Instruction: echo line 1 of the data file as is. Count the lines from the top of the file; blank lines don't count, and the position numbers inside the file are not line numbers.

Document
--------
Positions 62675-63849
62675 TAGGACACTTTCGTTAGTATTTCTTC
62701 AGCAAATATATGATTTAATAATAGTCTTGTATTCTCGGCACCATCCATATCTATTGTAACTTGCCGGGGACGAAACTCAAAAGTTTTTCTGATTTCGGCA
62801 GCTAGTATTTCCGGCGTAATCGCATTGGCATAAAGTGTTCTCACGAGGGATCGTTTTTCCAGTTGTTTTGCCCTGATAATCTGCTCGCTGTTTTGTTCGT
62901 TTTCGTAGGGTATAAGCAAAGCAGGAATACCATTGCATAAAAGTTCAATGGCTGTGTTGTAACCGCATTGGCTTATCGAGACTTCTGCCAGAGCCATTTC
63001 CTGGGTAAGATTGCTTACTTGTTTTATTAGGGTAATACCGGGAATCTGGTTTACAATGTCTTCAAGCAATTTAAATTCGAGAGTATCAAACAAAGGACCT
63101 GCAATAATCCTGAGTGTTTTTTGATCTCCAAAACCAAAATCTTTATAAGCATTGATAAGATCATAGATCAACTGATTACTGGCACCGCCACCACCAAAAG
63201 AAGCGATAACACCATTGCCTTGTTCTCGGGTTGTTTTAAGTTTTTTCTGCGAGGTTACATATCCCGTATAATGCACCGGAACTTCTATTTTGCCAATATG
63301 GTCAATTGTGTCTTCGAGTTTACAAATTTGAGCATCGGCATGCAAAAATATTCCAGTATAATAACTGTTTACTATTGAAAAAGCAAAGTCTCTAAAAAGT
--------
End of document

Positions 62675-63849